Drogon Rechen (1148-1218) was born to an educated family in the Yarlung area of Tsang, part of Central Tibet. As a young child, he demonstrated his awakened potential in the gradual path of hinayana-mahayana. At the age of nine, he connected to the Kagyu master, Zangri Repa, and received many teachings, including ear-whispered teachings and dohas of the Mahamudra masters. He practiced meditation wearing only a cotton cloth and was therefore called “Rechen,” which means “great cotton-clad yogi.” He experienced many signs of meditative accomplishment.
Studying in Milarepa's Tradition
When he reached the age of fifteen, his teacher, Zangri Repa, passed into parinirvana. Before his passing away, Drogon Rechen was advised to find the disciples of Milarepa’s lineage, receive the full lineage transmission, and practice hard so that he could become a great master in this tradition. In accordance with this, he studied and practiced under many Kagyu masters as well as with Dzogchen masters. Although he attained great qualities of samadhi he still was not fully satisfied. Deciding to leave his home to develop his practice further, he started a journey to Kham, in eastern Tibet, through Kongpo. On his way, he met and received many teachings – from Thöpa Samdrup, he received the complete transmission of the Chöd lineage; from Ngari-pa, he received Vajrapani and Vajrasaddhu; from Nyalpa Josey, he received Peaceful and Wrathful Manjushri and Mahakala. He established eighteen Tantric seats and many great practitioners have been produced as a result.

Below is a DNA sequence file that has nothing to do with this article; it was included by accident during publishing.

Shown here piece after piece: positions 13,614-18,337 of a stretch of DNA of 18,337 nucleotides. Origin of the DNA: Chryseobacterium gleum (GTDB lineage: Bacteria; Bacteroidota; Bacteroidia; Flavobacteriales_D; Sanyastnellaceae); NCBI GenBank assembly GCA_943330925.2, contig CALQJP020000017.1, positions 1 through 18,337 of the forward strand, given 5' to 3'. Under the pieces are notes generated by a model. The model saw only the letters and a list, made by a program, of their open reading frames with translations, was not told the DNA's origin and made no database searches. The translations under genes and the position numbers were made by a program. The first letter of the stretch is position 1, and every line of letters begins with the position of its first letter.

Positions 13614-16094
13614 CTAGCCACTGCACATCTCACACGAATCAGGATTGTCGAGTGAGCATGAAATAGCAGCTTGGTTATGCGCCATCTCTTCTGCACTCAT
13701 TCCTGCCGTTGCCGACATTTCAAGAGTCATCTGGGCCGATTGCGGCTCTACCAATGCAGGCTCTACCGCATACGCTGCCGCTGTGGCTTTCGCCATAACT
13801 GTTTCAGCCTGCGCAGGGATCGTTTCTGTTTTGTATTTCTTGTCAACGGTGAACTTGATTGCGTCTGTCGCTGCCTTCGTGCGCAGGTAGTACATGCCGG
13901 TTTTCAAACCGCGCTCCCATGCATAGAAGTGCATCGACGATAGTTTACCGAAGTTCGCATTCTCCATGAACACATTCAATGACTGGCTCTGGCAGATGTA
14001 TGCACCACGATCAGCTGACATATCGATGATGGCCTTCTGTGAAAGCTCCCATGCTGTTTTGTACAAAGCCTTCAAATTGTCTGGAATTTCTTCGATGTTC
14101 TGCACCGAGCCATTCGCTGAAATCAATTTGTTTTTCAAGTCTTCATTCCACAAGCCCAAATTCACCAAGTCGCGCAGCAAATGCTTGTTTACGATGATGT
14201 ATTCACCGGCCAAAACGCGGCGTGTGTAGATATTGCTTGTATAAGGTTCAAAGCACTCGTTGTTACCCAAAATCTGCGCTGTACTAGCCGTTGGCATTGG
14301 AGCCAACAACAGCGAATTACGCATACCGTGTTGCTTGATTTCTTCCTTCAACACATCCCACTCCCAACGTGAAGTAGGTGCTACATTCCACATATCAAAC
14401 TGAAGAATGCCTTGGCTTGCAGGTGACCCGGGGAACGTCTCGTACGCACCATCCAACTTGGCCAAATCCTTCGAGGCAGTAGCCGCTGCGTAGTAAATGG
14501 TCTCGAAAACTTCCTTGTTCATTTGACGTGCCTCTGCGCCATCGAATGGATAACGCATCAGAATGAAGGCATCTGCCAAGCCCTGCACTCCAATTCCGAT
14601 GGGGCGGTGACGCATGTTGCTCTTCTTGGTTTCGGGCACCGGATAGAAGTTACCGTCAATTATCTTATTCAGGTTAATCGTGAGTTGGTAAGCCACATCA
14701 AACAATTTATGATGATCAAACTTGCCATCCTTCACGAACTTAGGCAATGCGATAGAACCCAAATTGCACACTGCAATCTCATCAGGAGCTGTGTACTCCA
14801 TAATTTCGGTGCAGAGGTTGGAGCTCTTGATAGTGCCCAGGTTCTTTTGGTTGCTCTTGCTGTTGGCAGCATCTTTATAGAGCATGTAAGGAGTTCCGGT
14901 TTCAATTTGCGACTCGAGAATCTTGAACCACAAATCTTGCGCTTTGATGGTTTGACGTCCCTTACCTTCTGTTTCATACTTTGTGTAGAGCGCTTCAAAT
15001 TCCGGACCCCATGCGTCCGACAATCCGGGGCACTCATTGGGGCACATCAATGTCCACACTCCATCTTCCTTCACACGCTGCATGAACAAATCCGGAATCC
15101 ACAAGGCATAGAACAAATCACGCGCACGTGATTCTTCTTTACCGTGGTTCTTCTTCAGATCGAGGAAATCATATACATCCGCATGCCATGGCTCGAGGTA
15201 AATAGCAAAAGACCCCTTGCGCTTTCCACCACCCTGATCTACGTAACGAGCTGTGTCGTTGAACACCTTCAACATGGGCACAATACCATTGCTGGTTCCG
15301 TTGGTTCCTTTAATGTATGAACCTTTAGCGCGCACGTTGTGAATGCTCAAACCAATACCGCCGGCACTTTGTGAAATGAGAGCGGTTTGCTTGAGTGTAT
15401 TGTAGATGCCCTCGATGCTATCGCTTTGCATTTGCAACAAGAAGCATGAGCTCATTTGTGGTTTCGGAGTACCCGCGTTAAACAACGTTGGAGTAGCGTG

Meeting the First Karmapa
Drogön Rechen mastered the prana and nadhi practices at this point, and a little bit of pride in his accomplishment developed. Upon hearing the fame of the First Karmapa Düsum Khyenpa, who was living at Kampo Nenang, Drogön Rechen decided to meet him. He simply wished to pay Düsum Khyenpa his respects, but had no intention of studying with the Karmapa. The First Karmapa told Drogon Rechen, when they first met, “O young tantric practitioner, you can go and study with my students.” Drogön Rechen asked “what kind of students do you have?” Karmapa replied “Deuchung Sangye, Baltsa Takdelwa, and so on.” Drogon Rechen first went to see Deuchung Sangye who directed him to Baltsa Takdelwa. When he went to the cave of Takdelwa, he saw a huge tiger sleeping there and he ran back with great fear. Deuchung told him to go back again and when he did, he saw a little pond in the cave. He circumambulated the water and threw some pebbles in it and left. When he was told to go back and went, he saw an old yogi who had those pebbles he threw on his lap.
At that time, he thought “if the students are like this, it is unnecessary to point out how great must be their teacher’s realization and achievement!” Making a strong commitment, he practiced under their direction for seven years and completely settled his practice and realization. Drogon Rechen became one of the most important heart disciples of the First Karmapa. He was fully ordained as a monastic at the age of thirty-seven and received the name Sönam Drakpa. He received the full Kagyu transmission from the First Karmapa for three more years, and became the lineage-holder. When Karmapa traveled back to Central Tibet, Drogön Rechen stayed behind in the Kham region and continued the activities of the Karmapa and the lineage at the seats of Karma Gön and Kampo Nenang. At the age of 70, he passed into parinirvana on the 25th day and many relics arose from the cremation.
His principal disciple and the Kagyu lineage holder was Pomdrakpa Sönam Dorje.
These details about Drogon Rechen are compiled from Pawo Tsuklak Trengwa’s Feast For Scholars (chos ‘byung mkhas pa’i dg’a ston), Beijing edition, vol. 2, pp. 873-877. May this be virtuous!